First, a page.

Phablets are basically the Rodney Dangerfield of smartphones. Despite the popularity of jumbo handsets like Samsung’s Galaxy Note, they get no respect.
Playing music in multiple rooms around the house can be an expensive endeavor. If you’ve already got a handful of phones, tablets and laptops, why not sync them together so they’re all playing the same songs at the same time?
In the five years since Apple released its first iPhone, touch-screen smartphones have become thinner, lighter, faster and more capable. But through it all, battery life has mostly stayed the same.
Microsoft is apparently making room for smaller Windows 8 tablets that could compete with devices like Amazon’s Kindle Fire and Apple’s iPad Mini.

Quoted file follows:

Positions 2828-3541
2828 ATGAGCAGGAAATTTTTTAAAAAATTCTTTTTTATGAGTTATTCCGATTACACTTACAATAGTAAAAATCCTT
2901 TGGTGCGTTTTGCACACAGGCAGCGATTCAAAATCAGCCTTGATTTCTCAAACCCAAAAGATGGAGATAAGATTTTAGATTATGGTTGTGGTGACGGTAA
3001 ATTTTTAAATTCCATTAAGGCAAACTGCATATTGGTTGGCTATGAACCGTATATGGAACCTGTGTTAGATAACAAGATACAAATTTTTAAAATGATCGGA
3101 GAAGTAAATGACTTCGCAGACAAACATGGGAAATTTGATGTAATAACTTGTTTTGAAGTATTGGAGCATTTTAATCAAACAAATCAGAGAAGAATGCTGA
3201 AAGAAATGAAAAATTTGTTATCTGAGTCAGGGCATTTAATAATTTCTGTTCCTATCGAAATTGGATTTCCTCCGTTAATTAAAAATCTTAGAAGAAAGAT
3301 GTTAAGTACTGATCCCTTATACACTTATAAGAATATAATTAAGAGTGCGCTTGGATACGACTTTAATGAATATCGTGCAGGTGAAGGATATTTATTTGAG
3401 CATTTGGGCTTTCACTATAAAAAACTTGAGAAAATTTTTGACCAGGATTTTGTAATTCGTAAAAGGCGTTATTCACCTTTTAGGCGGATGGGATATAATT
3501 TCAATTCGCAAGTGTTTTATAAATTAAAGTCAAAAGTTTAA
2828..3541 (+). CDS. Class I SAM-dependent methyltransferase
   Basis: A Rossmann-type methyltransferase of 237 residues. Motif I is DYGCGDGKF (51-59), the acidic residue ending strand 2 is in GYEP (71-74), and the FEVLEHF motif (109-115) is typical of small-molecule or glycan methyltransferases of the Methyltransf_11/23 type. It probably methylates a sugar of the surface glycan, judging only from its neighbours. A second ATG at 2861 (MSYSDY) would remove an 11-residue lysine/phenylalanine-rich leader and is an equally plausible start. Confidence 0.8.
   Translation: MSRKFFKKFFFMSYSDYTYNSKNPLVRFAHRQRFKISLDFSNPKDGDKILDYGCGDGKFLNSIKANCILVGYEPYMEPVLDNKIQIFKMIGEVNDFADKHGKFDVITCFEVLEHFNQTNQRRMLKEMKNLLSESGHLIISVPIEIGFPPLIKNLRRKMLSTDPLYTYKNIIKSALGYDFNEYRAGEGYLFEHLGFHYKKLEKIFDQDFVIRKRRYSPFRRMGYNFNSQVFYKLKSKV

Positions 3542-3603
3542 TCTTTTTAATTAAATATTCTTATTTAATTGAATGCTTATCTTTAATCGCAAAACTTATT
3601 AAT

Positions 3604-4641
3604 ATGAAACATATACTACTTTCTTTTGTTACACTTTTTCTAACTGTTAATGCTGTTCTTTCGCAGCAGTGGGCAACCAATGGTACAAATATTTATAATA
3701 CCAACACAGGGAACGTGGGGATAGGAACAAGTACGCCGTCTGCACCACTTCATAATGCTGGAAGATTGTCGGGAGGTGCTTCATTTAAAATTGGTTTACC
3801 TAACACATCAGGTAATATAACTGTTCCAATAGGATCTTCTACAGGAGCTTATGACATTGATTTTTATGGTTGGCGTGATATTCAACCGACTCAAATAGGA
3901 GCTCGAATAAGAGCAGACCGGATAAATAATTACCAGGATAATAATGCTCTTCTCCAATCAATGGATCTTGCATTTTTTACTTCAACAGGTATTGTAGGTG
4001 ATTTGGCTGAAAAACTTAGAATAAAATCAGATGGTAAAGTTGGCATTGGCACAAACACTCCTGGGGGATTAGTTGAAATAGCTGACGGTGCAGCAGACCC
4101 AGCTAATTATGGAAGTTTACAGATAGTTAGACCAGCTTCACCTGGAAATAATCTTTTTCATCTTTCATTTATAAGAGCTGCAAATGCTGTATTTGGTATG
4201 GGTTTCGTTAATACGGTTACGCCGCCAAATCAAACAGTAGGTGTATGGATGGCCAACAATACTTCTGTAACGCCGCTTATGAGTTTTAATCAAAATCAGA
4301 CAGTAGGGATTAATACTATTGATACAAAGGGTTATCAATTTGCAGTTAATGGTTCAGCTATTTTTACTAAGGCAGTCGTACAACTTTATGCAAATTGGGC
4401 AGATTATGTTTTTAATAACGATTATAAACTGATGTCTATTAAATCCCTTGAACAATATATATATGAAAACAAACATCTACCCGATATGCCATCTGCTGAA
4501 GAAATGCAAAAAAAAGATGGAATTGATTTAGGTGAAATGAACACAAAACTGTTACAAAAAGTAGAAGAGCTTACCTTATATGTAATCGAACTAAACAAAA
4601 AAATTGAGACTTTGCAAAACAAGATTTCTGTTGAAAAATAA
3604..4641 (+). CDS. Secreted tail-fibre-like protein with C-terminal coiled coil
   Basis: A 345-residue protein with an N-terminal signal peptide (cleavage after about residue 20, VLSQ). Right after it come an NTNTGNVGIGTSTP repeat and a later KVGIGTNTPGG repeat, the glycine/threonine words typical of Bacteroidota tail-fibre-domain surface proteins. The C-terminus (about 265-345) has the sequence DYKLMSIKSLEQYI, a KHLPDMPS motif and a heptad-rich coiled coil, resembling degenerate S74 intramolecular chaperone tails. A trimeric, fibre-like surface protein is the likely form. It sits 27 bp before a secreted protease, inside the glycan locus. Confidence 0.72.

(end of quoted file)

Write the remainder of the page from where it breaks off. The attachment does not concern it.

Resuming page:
AT&T and Samsung must be feeling pretty confident about the Galaxy S 4, as they push the base price up $50 over the phone’s predecessor and Apple’s rival iPhone 5.
Good news from the New York Times’ Nick Bilton, who’s spent the last couple years crusading for the right to use tablets and e-readers on airplanes during takeoff and landing.
Don’t worry, the desktop isn’t going away in Windows Blue, but it doesn’t seem as vital as it is in Windows 8 and Windows RT
Apple may be looking to dial back the loudness in the next version of its iOS software for iPhone, iPad and iPod Touch.
As expected, Google has flipped the switch on Google Keep, a dead-simple website and Android app for recording notes, checklists, images and audio
When Samsung, LG, Vizio and other tech heavyweights showed off their Ultra HD televisions at CES in January, the one thing they weren’t so eager to talk about was pricing.
Instead of letting the rumor mill do the talking, a Samsung executive has come right out and said it: The company is building its own smartwatch to compete with whatever Apple might be working on.
If you go to a major wireless carrier and ask to buy a high-end, contract-free phone, they’ll usually make you pay upwards of $600 for the privilege.